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You don’t have to be an Ingmar Bergman scholar to benefit Bergman Island – now on VOD – but that might help. Mia Hansen-Love is writing and directing this movie about a couple of directors visiting a location where many great movies have been made, so they can focus on writing their own movies. So yes, there are layers, and if the promise of thematic depth doesn’t make you watch this quiet little drama, maybe you’ll be drawn to the idea of ​​watching Vicky Krieps (who Phantom wire) organized an actor masterclass.

The essential: Chris (Krieps) doesn’t fly particularly well. Bandaged over her eyes, she rests her head in her husband Tony’s (Tim Roth) lap as their large propeller airliner lands in Sweden. They get into a car and drive to the ferry that takes them to the island of Fårö, where influential director Ingmar Bergman lived, wrote and shot his films. In our reality, Bergman wanted his home and workspaces to be open to other artists, and in Bergman Islandreality, Tony and Chris take advantage of it. A woman shows them around the house where they will be staying, and the room where they will sleep is the same room where Bergman shot scenes from Scenes from a wedding, “the film which divorced millions of people”, she underlines. Then she goes out with Tony to show him what to do to take out the trash, because Swedes are very serious about recycling.

Tony and Chris pull out their pens with replaceable ink cartridges, notebooks and computers and get into screenwriting, separately, on their own projects. It is very peaceful and calm and beautiful on the island. They watch a Bergman movie in Bergman’s private 35mm screening room and ride their bikes. A touch of background: they have a baby girl named June, who is back home with her grandmother. Tony is a fairly well-known director, he participates in a screening of one of his films and in a Q&A with admiring fans. They’re supposed to take the Bergman Safari together – yes, a bus tour of Bergman’s many dark and intimate dramas actually exists – but Tony ends up going alone while Chris enjoys an off-the-beaten-path tour thanks to a friendly youngster. student, Hampus (Hampus Nordenson), with whom she shares a bottle of cider and a not-quite-skinny dip.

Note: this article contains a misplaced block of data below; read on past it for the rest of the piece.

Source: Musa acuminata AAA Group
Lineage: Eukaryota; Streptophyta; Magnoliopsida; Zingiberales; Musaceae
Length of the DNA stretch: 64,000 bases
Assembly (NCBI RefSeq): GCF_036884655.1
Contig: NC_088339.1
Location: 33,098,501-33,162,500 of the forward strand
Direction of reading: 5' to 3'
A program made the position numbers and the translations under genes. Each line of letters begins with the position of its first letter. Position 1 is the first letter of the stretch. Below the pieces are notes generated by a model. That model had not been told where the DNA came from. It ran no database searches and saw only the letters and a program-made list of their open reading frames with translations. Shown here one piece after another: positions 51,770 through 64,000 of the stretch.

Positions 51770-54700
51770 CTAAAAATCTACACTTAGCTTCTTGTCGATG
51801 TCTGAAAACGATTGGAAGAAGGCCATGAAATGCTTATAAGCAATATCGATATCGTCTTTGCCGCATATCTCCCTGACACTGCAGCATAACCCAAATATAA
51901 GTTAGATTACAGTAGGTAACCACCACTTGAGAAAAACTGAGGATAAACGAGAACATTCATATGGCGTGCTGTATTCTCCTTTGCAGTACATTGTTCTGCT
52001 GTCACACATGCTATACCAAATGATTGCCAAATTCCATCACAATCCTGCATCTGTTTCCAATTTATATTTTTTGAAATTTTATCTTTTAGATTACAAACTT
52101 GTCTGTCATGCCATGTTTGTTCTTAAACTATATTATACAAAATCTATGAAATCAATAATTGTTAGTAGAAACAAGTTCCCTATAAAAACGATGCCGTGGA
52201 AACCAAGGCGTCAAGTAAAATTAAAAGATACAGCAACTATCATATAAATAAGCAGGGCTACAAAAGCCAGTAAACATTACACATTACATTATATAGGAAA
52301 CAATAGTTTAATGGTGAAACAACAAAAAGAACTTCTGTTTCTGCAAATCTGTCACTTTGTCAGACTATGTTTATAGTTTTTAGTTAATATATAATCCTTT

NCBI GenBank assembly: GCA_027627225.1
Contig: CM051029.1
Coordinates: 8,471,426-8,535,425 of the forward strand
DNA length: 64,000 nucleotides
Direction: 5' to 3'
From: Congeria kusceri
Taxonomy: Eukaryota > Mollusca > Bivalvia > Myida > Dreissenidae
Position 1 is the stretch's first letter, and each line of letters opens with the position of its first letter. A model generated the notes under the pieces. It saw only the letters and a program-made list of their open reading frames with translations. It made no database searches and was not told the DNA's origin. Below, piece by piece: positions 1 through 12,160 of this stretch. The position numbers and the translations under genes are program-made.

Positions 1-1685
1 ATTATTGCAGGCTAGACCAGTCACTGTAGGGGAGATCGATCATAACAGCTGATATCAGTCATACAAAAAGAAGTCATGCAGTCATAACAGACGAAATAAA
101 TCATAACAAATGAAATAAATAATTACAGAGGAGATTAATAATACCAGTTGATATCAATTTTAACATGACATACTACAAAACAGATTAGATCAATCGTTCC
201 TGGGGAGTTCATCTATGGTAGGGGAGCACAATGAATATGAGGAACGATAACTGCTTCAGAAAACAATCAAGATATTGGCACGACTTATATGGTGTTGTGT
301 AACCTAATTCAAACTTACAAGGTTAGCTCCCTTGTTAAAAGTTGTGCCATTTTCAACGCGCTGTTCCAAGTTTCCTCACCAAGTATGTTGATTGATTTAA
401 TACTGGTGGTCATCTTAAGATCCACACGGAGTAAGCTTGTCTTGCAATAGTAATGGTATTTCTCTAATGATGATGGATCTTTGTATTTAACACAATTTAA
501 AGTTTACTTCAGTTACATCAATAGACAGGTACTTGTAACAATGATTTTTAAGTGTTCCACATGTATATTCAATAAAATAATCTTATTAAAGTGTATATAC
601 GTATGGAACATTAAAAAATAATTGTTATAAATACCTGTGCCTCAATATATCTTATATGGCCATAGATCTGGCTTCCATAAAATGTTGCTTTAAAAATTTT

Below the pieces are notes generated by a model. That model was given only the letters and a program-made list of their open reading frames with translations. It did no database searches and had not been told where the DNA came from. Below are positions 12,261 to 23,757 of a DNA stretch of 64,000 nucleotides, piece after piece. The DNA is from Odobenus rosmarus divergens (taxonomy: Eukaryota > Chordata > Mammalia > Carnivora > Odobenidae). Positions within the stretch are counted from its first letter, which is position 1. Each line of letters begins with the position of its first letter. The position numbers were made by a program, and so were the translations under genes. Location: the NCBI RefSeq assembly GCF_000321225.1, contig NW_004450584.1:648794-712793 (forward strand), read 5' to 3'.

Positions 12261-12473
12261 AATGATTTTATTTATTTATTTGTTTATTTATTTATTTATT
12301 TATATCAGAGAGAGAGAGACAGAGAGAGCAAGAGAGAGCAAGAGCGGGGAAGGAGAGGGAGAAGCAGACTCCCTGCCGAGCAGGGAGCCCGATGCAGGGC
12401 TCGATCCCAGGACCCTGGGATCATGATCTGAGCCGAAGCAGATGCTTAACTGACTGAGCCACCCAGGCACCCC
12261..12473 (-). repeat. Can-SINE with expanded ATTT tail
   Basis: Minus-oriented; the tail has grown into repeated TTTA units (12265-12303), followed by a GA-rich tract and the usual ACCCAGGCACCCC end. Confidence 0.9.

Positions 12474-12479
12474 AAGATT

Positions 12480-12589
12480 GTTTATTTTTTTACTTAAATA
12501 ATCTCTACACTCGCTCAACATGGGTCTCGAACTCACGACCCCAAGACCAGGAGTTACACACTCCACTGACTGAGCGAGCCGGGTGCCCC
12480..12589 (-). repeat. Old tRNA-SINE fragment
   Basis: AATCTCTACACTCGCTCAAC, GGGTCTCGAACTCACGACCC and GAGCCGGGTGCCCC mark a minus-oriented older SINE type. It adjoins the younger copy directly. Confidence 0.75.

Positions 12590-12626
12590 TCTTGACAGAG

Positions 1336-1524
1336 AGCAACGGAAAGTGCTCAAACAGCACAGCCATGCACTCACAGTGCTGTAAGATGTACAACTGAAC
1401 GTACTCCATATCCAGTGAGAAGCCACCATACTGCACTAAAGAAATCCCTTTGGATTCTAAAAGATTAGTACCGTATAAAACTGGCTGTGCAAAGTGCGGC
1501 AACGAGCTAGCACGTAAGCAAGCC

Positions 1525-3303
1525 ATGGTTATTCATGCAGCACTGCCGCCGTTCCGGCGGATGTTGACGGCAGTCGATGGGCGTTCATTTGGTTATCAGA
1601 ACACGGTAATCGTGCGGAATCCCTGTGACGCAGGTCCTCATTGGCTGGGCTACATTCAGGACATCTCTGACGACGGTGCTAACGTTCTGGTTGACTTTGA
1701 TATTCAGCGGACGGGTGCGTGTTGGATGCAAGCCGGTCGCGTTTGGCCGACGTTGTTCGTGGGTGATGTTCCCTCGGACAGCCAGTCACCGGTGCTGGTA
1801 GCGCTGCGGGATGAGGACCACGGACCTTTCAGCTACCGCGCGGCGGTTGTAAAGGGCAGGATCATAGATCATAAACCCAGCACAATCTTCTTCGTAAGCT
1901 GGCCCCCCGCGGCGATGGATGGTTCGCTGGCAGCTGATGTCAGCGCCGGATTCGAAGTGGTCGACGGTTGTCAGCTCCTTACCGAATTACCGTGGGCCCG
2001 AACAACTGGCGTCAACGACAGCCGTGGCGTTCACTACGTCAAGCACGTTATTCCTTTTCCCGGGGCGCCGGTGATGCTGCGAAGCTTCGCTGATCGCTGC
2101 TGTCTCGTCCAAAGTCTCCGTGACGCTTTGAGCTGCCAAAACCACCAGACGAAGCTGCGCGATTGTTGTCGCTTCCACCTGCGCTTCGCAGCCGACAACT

Chris walks over to Tony’s desk when he’s not there and flips through his notebook, catching a glimpse of sketches of women in submissive BDSM poses. We later learn that this was a breach of privacy, as he never shares his work with her, although he at least says his new script deals with “things unseen between a couple”, which is so much Bergman on his part. However, she shares everything she writes with him, for example her current story, about Amy (Mia Wasikowska), who reunites with a former lover, Joseph (Anders Danielsen Lie), when mutual friends marry on the island of Fårö, which tells us that the characters of Chris’ bride and groom are not Bergman fans or are big fans of irony. Bergman Island gets lost in Amy’s story, narrated by Chris, which has yet to find an end. Does he have one?

FILM BROADCAST ON BERGMAN ISLAND
Photo: © IFC Films / Courtesy Everett Collection

What movies will this remind you of? : All indie movies that remind you of Woody Allen movies that remind you of Ingmar Bergman movies.

Performances to watch: Krieps is here bewitching, pensive and contemplative, serious and open but always deeply immersed in a rich subtext.